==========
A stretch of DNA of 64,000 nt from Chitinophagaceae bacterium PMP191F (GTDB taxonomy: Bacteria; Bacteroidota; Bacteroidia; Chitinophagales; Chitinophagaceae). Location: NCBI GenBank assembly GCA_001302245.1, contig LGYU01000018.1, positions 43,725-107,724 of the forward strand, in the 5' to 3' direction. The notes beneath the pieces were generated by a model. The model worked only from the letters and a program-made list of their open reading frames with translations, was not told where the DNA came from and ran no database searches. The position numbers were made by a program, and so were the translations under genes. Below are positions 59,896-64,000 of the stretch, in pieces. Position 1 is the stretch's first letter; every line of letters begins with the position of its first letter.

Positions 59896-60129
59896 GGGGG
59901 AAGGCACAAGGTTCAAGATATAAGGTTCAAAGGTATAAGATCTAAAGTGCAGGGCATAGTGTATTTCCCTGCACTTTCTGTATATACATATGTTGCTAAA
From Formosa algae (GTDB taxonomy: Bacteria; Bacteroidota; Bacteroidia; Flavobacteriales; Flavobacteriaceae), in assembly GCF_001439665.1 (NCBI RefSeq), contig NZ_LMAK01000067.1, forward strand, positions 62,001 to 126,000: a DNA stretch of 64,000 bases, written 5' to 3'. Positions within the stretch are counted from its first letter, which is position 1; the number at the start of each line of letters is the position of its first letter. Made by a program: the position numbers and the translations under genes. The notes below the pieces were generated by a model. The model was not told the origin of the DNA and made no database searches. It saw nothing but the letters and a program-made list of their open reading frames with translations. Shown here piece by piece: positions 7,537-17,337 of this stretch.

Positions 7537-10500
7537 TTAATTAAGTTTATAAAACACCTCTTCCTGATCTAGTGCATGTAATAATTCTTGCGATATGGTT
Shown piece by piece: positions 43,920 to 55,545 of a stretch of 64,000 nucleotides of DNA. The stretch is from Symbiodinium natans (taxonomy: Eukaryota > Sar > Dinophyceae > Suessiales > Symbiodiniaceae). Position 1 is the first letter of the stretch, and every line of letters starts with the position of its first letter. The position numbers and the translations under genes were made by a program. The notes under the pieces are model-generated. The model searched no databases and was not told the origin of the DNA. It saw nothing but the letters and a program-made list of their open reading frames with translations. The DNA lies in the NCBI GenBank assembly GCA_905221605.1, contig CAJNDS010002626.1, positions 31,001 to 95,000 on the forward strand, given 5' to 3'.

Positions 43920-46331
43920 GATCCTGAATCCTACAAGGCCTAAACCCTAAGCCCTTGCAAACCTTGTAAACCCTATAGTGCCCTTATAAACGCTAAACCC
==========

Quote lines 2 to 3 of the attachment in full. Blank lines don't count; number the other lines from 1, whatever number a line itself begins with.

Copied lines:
Positions 59896-60129
59896 GGGGG